Although prehistoric pieces such as figurines, cave paintings, and carvings are often overlooked because of the ambiguity of their meaning, they convey people’s emotions, ideas, and talents. Creations such as the Venus and jade figurines provide the world insight into the practices of our ancestors and the kinds of resource available to them. They serve as a timeline and teach us about their interests and abilities in eras as diverse as the European Paleolithic and Chinese Bronze Ages.

  1. Kaylea Vandewettering, “Upper Paleolithic Venus Figurines and Interpretations of Prehistoric Gender Representations,” PURE Insights 4, no. 1 (May 29, 2015),
  2. Jerry H. Bentley, Herbert F. Ziegler, Traditions and Encounters: A Global Perspective on the Past Volume 1: From the Beginning to 1500 (New York, NY: McGraw-Hill, 2011), 14.
  3. Kaylea Vandewettering, “Upper Paleolithic Venus Figurines and Interpretations of Prehistoric Gender Representations,” PURE Insights 4, no. 1 (May 29, 2015),
  4.  Jerry H. Bentley, Herbert F. Ziegler, Traditions and Encounters: A Global Perspective on the Past Volume 1: From the Beginning to 1500 (New York, NY: McGraw-Hill, 2011), 92-93.

Priscilla Reyes

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Recent Comments


  • Emily Davey

    Very interesting how the artifacts are not only stories of a culture and its beliefs, but also a timeline for the development of human skill, I hadn’t thought of them like that before. I tend to agree with the belief that the artifacts resembling the femenine form are meant as fertility symbols, both for health and for harvest. The harvest theory I think comes more from later research, such as symbols of Persephone or other godesses who had multiple things they represented. Good article, and very informative!

  • Sara Alvirde

    Art history has always been so interesting for me because of how you can depict the emotion of beliefs someone had from their time. As well as figure out what materials a group of people had and how maybe it is harder to find in our century. And just like any other art sculpture, its amazing to see how precise and articulate the artist created this piece with the measurements and such.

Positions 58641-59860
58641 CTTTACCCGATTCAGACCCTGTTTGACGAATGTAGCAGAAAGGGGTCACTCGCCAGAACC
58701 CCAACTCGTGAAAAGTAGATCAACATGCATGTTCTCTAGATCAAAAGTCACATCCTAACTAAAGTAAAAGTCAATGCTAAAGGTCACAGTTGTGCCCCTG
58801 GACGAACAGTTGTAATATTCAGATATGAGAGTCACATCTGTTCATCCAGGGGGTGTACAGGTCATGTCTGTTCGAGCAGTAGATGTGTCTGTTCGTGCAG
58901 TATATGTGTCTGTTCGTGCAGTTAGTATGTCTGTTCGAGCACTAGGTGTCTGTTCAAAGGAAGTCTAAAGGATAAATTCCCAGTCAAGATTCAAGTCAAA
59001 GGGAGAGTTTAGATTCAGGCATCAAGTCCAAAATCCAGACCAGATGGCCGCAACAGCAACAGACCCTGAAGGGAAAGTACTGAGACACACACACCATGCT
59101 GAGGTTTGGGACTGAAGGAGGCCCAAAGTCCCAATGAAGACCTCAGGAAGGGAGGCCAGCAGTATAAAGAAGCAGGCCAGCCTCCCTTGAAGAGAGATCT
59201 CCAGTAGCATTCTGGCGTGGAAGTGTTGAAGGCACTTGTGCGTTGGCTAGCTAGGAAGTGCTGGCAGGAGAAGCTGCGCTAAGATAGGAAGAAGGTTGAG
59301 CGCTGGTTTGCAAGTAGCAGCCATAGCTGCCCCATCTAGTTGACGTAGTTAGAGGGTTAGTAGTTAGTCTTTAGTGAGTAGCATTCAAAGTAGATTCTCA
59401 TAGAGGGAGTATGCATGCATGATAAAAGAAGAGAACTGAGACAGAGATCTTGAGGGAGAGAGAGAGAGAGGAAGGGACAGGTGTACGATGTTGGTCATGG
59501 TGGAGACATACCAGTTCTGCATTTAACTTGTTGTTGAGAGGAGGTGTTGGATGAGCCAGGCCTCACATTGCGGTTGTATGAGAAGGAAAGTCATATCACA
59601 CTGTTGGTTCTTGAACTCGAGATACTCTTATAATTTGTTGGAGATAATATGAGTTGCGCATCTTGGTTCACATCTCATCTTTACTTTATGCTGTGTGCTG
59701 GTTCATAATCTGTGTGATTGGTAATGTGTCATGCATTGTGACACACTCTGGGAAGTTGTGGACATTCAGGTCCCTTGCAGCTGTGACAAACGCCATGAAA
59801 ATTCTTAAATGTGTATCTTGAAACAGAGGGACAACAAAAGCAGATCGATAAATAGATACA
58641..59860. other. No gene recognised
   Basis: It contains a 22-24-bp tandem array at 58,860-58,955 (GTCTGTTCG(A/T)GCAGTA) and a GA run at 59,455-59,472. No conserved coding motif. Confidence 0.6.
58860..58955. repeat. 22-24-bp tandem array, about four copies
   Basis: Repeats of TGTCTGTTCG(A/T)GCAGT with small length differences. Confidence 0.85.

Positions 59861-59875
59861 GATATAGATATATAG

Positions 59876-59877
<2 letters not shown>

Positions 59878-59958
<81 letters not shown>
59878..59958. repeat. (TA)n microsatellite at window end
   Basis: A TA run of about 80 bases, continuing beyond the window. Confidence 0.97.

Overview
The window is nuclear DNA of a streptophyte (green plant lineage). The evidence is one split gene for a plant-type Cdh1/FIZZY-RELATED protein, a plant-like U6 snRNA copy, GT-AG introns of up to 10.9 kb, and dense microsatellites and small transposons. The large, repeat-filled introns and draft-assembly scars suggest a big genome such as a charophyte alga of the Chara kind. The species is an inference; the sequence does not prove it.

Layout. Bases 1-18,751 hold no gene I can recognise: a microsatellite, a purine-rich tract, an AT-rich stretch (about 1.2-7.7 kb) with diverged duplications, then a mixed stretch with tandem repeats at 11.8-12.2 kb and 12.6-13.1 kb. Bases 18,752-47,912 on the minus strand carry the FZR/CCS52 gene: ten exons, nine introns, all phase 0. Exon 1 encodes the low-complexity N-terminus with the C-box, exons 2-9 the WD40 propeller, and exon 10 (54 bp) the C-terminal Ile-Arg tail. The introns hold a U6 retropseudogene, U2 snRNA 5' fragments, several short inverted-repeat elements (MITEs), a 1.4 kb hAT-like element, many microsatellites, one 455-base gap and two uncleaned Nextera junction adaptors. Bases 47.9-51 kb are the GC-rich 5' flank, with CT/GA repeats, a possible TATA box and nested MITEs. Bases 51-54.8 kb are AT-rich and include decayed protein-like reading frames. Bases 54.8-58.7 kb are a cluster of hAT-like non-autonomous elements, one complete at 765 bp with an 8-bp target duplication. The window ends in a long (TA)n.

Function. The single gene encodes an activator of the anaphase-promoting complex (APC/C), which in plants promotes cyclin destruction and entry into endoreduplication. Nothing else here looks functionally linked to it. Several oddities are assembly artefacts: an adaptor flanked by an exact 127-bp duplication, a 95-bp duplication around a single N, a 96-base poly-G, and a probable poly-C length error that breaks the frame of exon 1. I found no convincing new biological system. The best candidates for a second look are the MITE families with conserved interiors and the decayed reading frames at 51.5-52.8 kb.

• Elizabeth Santos

    Art history is always fascinating, and this article is not an exception! These figurines made in these ancient civilizations are always so intricate and laced with so much meaning. I had heard about jade being especially resourceful in China, but this article was able to educate me more on the use of it within art. I have noticed that figurines and cave paintings tend to be overlooked, but being able to discern the multitude of possible meanings is what makes the art memorable and live long.

  • Sofia Martinez

    I found it interesting how most figurines were influenced and represented a woman’s body, why were they heavily influenced by this? How did this make a better representation for their culture? I believe that this article has helped me understand better for this culture and the main point for figurines are, since I didn’t know what they were in the first place.